Later we stepped back into the restaurant, now dressed in our Sunday best. The hostess led us into the beautiful dining room we had seen empty that very morning, now full of smiling faces. We got a glass of Lieb Family Cellars Blanc de Blancs from Long Island to kick things off with some celebratory bubbles. Choosing what to eat was easy since during the summer about 80% of what the restaurant uses comes directly from the farm, eliminating the need for a traditional menu of composed dishes. Instead, you see a list of the incredible bounty of ingredients that chef Dan Barber and his crew have gathered on that particular day. Then you simply choose the number of course you want, sit back and enjoy. But while I love such surprises, my mom sometimes does not. Which is a roundabout way of saying that she’s not such a fan of some of the strange things I eat. Imagine our delight when the staff listened so closely to each of our likes and dislikes that it would turn out to be as if the kitchen was cooking a meal customized just for us.
Not listed as part of the eight-course Farmer’s Feast ($125) were a slew of amuses-bouche that would soon flood our table. At times, the staff could scarcely find room to put the plates down — a very good problem to have — so we just had to keep eating. Such is life. The first few bites included a melon slushie with coppa; and small tomatoes and yellow squash skewered on a wiry “fence”. and Any drink goes down smoother with a pork chaser, I think, so the melon slush was a nice start. And the tomatoes and squash were the first of many fruits and vegetables we would have that night that had scarcely been manipulated by the kitchen. Clearly, they had confidence in the natural flavors that were coming out of the ground there.
Next we had little melon and watermelon balls dusted with black pepper. some warm bread and butter, a crusty, country-style sourdough and a puck of soft, unsalted, respectively. Apparently Blue Hill’s resident charcutier Adam Kaye had been MIA for a little while, but they still scrounged up a nice selection of cured and smoked Berkshire pig for us, much to my delight. We had saucisson sec, mortadella, lonza, and a cute little block of heart and liver terrine sandwiched between chocolate wafers. All were quite good but the terrine was especially memorable for its strong, unadulterated liver flavor. When I gave this description to my mom, she noted that she was not suffering from an iron deficiency on that particular evening and she politely pushed hers my way. The tomato “burger”, though, was far too good for my mom to sacrifice. In fact, that tiny sweet bun holding a mound of tomato confit made her smile so big I was worried she might trick me — “Hey, look over there! A relatively obscure chef nobody in the room besides you would recognize!” – and steal mine as well.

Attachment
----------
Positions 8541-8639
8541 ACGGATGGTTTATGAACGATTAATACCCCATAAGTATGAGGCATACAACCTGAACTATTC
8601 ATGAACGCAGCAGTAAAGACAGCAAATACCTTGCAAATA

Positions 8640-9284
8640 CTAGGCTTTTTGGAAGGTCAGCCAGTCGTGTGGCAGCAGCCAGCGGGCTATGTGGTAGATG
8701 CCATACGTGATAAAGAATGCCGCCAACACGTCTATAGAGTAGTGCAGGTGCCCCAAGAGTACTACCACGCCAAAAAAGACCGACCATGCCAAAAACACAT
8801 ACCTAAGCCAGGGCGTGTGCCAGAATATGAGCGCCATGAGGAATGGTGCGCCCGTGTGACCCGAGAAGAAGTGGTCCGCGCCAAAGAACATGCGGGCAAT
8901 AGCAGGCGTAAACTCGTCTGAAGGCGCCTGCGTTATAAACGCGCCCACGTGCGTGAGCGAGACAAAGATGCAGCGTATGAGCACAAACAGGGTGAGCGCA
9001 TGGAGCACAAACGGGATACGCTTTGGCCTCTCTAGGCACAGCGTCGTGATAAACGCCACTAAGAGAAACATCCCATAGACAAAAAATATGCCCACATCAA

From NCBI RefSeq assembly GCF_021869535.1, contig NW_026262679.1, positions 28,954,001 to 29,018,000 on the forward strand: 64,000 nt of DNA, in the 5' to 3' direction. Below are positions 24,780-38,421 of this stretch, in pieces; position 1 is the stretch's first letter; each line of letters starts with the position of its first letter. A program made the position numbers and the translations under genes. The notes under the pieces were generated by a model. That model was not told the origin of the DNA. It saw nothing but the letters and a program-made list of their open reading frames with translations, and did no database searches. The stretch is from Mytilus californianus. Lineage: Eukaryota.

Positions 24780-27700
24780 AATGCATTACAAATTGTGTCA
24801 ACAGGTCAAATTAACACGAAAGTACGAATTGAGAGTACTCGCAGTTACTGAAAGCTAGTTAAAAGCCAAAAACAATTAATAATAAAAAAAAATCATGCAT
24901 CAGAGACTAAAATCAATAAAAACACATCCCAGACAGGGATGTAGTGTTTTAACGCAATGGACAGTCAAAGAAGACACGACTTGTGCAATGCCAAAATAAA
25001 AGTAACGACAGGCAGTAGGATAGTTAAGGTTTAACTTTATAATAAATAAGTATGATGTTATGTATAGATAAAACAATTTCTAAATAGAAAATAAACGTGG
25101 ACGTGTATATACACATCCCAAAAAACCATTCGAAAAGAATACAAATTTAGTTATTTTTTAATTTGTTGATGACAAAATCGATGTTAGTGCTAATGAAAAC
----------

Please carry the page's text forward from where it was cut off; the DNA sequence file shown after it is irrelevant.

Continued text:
A skewer of eggplant wrapped with pancetta, rolled in sesame seeds, and fried was proof that even in fancy restaurants, there’s something satisfying about food on a stick. The inside was warm and creamy while the meaty exterior provided a bit of crunch. That was followed by “face bacon”, their poetic name for rounds of crispy cured and smoked pig head meat. And the last (but not least) of the fruits of the Fry-o-lator were some potato chips threaded with sage, and deep-fried chard leaves. These all tasted so good that I momentarily considered asking if they could just deep-fry the rest of our dinner.
Sticks of warm flat bread came with salted butter and fresh ricotta (each from the chef’s family’s farm in the Berkshires), and an amazingly smooth eggplant puree. To season any of the above there were tomato and arugula “salts” (dehydrated tomatoes and arugula each ground to a fine powder and mixed with salt). We dabbed at the somewhat bland ricotta, then quickly dispatched the very good butter, only to find we had actually saved the best thing for last. The eggplant puree, especially with a touch of tomato salt, stole the show for me.
Our first actual courses arrived and my mother had the Tomato, watermelon, mozzarella “cloud”, bacon, while I had just a touch of Plate Envy. Her dish had fat wedges of both wonderfully ripe fruits, a warm piece of fresh mozzarella with bits of basil in it, and a cool, thick blob of mozzarella-flavored foam she dubbed the “cloud”. A basil-spiked vinaigrette tied it together and a crown of bacon topped it off. Under normal circumstances, my mom is a generous woman. With this plate in front of her, alas, she did not share.